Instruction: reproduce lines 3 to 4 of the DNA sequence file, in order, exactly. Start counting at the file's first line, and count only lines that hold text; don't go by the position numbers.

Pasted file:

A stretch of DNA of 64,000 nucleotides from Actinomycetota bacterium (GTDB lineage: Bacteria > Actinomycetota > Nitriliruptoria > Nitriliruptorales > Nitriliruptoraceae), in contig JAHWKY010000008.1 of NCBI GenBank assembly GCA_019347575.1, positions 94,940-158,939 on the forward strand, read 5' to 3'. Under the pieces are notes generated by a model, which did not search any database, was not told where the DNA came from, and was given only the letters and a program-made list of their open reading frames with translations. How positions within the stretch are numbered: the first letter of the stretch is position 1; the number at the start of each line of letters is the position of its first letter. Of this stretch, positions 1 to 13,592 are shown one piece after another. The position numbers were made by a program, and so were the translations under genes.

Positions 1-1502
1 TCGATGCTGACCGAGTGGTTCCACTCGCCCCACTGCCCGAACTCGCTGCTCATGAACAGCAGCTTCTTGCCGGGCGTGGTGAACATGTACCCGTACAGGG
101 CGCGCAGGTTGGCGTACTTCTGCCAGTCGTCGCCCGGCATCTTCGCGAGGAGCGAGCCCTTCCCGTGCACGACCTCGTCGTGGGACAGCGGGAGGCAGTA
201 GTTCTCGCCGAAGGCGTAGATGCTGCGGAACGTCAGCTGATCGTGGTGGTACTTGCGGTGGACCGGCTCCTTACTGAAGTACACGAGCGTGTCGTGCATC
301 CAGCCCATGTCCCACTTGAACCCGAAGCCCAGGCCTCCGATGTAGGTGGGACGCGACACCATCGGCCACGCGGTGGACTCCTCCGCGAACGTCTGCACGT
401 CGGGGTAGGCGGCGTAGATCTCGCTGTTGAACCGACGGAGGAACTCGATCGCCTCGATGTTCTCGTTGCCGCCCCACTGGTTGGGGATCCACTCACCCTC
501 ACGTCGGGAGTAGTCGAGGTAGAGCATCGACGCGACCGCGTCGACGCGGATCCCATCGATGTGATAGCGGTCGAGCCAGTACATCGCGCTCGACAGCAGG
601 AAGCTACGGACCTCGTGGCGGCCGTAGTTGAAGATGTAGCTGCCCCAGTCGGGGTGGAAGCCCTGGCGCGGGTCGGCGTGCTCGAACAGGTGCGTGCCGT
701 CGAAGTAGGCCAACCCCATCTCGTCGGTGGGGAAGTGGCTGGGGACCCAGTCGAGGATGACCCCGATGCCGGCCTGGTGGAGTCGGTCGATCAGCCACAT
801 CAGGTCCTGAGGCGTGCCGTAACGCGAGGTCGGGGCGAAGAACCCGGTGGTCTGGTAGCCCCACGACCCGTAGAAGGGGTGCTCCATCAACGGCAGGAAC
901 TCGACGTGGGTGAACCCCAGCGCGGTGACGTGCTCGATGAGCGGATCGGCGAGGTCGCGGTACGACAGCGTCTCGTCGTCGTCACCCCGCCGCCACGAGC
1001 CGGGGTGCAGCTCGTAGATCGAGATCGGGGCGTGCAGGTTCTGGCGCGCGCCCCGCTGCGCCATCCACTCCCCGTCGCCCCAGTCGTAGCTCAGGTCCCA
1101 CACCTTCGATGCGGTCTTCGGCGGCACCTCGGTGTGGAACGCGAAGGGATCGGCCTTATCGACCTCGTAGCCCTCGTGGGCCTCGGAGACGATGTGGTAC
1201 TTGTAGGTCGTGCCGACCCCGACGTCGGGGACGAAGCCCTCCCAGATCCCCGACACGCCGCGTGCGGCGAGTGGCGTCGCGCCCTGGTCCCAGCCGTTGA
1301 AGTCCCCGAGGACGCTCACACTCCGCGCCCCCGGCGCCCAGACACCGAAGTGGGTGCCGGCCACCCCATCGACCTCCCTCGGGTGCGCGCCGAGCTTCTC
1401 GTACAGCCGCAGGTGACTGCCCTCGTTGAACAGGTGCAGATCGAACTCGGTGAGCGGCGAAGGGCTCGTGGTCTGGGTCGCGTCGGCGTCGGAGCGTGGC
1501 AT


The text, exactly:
1 TCGATGCTGACCGAGTGGTTCCACTCGCCCCACTGCCCGAACTCGCTGCTCATGAACAGCAGCTTCTTGCCGGGCGTGGTGAACATGTACCCGTACAGGG
101 CGCGCAGGTTGGCGTACTTCTGCCAGTCGTCGCCCGGCATCTTCGCGAGGAGCGAGCCCTTCCCGTGCACGACCTCGTCGTGGGACAGCGGGAGGCAGTA